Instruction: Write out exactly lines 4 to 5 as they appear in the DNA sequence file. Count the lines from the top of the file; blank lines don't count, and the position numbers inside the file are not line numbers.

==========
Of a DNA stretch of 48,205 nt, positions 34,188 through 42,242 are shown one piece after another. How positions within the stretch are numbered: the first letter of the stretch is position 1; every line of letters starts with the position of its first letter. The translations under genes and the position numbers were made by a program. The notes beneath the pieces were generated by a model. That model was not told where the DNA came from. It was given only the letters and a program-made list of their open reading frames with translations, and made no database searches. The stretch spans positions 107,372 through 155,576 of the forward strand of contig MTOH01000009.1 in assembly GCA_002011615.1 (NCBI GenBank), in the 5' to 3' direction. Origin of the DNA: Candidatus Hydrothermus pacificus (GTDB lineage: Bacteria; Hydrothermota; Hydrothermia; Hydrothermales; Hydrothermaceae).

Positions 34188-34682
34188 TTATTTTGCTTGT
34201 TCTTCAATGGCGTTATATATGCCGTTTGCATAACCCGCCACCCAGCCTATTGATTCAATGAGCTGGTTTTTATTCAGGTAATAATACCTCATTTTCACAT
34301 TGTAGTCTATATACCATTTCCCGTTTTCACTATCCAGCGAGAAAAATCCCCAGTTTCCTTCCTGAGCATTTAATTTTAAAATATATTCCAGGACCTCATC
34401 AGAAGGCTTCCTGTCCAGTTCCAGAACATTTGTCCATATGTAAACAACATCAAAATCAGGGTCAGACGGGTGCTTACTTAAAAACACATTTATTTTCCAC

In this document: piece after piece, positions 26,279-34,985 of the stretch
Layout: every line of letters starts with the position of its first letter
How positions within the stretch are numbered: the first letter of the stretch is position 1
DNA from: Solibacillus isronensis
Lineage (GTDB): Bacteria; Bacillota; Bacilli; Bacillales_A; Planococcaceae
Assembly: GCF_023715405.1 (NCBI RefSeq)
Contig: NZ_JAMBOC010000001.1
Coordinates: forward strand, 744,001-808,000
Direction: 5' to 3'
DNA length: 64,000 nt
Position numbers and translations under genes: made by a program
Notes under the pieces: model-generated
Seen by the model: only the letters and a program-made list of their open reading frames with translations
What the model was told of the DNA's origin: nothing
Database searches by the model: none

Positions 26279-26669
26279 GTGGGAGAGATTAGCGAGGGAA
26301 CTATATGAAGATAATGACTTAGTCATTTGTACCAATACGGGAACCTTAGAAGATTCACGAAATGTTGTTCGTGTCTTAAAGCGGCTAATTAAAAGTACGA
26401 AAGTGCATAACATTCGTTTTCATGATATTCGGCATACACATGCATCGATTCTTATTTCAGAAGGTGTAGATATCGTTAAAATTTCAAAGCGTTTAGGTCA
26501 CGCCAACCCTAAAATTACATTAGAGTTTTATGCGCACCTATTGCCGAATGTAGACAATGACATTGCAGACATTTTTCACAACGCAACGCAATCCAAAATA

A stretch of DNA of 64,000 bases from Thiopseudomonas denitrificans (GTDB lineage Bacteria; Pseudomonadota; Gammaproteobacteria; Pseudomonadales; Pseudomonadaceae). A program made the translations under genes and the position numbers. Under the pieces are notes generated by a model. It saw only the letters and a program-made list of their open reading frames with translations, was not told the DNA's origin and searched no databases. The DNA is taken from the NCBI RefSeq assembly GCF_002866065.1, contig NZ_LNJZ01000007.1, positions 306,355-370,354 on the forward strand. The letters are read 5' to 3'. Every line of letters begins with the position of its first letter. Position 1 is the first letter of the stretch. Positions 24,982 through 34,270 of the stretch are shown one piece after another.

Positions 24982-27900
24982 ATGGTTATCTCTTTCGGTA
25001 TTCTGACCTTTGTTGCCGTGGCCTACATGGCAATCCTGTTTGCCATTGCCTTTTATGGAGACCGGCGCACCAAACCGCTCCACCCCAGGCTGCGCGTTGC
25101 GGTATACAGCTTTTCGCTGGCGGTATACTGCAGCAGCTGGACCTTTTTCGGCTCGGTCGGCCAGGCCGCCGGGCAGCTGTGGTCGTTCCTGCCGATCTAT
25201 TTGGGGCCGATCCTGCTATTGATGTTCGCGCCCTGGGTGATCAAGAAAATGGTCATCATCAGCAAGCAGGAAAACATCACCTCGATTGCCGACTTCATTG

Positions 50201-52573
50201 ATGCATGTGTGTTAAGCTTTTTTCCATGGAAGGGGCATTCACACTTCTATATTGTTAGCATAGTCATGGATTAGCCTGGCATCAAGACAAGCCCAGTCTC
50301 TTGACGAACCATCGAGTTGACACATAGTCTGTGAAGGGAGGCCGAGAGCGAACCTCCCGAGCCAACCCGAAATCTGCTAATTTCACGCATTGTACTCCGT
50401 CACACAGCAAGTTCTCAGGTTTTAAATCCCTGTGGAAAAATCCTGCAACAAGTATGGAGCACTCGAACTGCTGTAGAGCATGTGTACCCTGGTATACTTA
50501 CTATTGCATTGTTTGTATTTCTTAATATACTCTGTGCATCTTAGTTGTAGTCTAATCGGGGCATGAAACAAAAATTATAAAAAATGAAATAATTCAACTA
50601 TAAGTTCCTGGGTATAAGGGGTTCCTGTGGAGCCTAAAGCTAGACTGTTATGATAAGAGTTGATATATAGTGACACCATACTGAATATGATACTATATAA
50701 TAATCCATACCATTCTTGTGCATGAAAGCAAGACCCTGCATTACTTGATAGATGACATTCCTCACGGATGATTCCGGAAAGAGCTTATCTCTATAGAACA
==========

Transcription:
34201 TCTTCAATGGCGTTATATATGCCGTTTGCATAACCCGCCACCCAGCCTATTGATTCAATGAGCTGGTTTTTATTCAGGTAATAATACCTCATTTTCACAT
34301 TGTAGTCTATATACCATTTCCCGTTTTCACTATCCAGCGAGAAAAATCCCCAGTTTCCTTCCTGAGCATTTAATTTTAAAATATATTCCAGGACCTCATC